All too quickly our period of rest and ease sped by, and a careful checking of equipment began. We must take only the bare essential items which could be carried in “battle dress order” – an outfit which did not include the large pack containing the greatcoat and a few other bulky oddments. The forward trenches had reserve stores of rifle ammunition and hand-grenades and, in any but hopeless situations, food and drink would somehow be got to us. In the case of the Signals section, field telegraph and phone equipment – all the tools of our trade – would be handed to us at the time of takeover, probably quite joyfully for the chaps we relieved.
Our Company “got fell in” around 1300 hours and we marched off in good spirits, led by a short, but tough-looking Captain, with a one-pip subaltern heading each Platoon except ours; we had a two-pip Lieutenant, a coarse promotion from the ranks from whom we expected much courage and wisdom in time of battle (erroneously, as it turned out).
During the early hours of the march good humour prevailed, with jokes and chummy insults exchanged. Rests by the side of the road lasted longer than usually allowed, and – with a dare-devil air – the Captain took an occasional pistol shot at a tin-can or other suitable target.
By dusk we reached the area of the big guns. No marching now. We advanced in a single file, slimy mud underfoot. We slithered, one foot higher than the other, along the steep side of a ridge. Very dark now, terribly difficult to keep going forward without sliding downhill, almost impossible for each of us to maintain contact with the man in front and…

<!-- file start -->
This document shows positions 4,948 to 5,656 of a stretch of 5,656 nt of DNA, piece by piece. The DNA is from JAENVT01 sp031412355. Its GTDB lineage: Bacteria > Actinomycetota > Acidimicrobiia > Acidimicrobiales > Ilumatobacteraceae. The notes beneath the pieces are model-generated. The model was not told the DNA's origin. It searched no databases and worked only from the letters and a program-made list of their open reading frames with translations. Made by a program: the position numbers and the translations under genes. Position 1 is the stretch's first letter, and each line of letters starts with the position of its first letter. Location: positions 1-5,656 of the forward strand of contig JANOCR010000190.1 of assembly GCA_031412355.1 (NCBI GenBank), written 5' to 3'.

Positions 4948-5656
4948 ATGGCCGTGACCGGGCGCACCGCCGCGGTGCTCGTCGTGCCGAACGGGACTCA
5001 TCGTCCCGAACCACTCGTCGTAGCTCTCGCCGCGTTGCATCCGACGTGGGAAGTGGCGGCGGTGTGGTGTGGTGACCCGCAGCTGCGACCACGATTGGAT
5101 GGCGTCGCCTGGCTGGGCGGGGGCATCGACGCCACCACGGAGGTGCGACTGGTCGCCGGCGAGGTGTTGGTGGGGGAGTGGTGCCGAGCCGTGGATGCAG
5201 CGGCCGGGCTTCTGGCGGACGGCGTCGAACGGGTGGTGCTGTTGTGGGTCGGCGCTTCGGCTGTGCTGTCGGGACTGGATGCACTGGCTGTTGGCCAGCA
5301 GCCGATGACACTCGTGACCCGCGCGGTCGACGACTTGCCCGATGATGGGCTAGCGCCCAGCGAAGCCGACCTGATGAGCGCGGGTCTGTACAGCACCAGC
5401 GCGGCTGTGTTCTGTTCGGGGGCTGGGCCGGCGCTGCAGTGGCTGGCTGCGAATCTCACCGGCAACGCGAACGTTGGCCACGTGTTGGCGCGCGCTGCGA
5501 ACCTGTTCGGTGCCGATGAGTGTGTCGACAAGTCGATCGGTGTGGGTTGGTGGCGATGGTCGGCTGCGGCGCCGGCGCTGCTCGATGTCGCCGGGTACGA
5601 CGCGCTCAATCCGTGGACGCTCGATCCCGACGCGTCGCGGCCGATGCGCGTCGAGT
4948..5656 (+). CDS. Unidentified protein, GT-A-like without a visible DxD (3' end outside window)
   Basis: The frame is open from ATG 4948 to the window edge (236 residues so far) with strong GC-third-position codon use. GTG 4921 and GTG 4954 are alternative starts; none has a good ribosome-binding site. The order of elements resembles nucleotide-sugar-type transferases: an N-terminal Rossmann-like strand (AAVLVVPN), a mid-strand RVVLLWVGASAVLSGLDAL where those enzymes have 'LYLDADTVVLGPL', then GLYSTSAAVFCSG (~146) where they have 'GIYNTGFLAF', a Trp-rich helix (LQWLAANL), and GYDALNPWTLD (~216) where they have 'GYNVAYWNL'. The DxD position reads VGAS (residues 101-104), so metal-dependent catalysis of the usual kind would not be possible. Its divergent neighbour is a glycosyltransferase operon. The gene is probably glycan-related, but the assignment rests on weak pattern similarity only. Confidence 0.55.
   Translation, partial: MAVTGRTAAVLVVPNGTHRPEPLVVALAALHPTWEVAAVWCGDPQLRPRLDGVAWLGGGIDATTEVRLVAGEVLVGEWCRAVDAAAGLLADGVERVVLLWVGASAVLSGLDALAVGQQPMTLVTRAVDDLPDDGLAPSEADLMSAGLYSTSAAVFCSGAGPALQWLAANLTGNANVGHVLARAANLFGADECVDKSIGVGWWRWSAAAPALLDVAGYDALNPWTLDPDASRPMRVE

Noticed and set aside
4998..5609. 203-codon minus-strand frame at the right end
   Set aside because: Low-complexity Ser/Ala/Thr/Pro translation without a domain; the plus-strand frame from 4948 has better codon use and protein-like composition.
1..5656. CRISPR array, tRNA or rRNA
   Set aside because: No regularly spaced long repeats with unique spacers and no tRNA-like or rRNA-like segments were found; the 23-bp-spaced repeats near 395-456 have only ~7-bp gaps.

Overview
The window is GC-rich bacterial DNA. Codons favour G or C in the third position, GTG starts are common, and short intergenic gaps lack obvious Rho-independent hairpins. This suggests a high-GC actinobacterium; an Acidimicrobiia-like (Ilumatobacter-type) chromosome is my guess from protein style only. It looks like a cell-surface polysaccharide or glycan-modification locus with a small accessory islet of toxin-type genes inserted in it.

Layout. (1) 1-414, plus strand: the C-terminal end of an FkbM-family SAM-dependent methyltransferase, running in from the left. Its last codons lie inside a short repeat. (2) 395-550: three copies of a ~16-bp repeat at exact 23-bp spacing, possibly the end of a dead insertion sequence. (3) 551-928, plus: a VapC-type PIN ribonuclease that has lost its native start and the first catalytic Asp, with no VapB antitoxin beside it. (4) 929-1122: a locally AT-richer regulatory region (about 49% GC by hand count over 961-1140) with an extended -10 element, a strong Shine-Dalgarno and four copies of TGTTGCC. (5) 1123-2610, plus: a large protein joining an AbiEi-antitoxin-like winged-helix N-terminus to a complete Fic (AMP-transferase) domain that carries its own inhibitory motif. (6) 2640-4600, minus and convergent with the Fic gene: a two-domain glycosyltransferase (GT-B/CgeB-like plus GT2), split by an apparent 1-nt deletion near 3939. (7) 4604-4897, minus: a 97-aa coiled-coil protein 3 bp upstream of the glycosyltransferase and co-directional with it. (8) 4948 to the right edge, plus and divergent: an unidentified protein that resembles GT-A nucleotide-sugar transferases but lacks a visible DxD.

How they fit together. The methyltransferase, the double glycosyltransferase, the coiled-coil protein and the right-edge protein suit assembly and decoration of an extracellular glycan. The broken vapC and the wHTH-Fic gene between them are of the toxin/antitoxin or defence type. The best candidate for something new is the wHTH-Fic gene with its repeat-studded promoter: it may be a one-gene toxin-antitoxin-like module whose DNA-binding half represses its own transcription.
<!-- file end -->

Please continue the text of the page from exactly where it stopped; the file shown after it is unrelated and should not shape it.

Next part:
“God help us,” I silently cried. “I’ve lost touch with him!” Of course, a long file of men followed me and, if I went the wrong way, so would they. Inky darkness. “I’m as good as blind and scared stiff… The man in front of me will never know I’m not behind him and the man behind me can’t tell that I’m leading him astray… “ Field guns banging and I heard machine-gun fire way off… It felt worse than going “over the top”, I thought, for later I’d have to face the derision of men I really didn’t know and of officers who certainly wouldn’t spare my feelings. I could be accused of attempted desertion, or showing cowardice in the face of the enemy…
I recalled being Corporal in charge of a squad escorting a prisoner to his court martial on the Somme in 1916; this time I’d be the poor bloody prisoner, though guiltless of any intention to offend. The loneliness of the lost idiot assailed me, and all my previous confidence evaporated. I, who had felt so fit, well-trained and quite the Old Soldier after my varied war experiences… reduced in my own estimation to a twitching coward. I’d never even heard of a bloke losing his way while advancing with his Company in single file or any other file.